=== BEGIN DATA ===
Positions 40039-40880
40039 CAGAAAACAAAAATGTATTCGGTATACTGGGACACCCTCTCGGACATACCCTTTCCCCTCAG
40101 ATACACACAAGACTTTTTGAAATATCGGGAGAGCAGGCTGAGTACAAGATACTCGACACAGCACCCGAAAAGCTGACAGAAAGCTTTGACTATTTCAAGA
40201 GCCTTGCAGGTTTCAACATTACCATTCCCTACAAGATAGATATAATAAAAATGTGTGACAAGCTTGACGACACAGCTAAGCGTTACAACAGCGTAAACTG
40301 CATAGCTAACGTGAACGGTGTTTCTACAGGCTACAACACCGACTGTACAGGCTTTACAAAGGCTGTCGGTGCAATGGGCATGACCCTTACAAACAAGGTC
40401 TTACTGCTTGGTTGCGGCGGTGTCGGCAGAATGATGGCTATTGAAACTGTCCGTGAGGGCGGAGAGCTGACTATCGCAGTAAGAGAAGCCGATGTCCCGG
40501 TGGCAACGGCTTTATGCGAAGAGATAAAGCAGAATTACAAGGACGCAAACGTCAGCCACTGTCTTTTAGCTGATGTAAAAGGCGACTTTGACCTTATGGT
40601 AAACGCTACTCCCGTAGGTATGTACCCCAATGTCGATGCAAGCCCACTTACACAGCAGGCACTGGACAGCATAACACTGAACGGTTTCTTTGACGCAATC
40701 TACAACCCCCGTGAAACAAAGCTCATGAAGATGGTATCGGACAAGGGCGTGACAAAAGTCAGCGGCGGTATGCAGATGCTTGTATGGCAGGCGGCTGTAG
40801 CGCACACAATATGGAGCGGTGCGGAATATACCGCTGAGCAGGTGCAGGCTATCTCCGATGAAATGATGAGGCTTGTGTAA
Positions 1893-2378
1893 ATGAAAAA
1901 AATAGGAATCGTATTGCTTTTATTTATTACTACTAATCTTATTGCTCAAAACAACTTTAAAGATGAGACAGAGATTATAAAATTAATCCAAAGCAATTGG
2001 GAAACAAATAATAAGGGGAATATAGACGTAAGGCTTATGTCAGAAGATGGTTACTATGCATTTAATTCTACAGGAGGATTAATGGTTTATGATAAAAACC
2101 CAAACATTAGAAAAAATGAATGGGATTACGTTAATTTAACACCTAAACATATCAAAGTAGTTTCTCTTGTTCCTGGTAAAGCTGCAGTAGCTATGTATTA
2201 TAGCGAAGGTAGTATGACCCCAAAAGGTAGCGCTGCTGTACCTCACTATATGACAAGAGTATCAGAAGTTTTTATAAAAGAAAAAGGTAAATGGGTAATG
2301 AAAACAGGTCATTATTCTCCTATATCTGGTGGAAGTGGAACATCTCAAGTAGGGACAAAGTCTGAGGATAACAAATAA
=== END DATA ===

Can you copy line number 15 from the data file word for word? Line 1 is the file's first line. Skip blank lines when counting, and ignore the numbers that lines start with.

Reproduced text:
2101 CAAACATTAGAAAAAATGAATGGGATTACGTTAATTTAACACCTAAACATATCAAAGTAGTTTCTCTTGTTCCTGGTAAAGCTGCAGTAGCTATGTATTA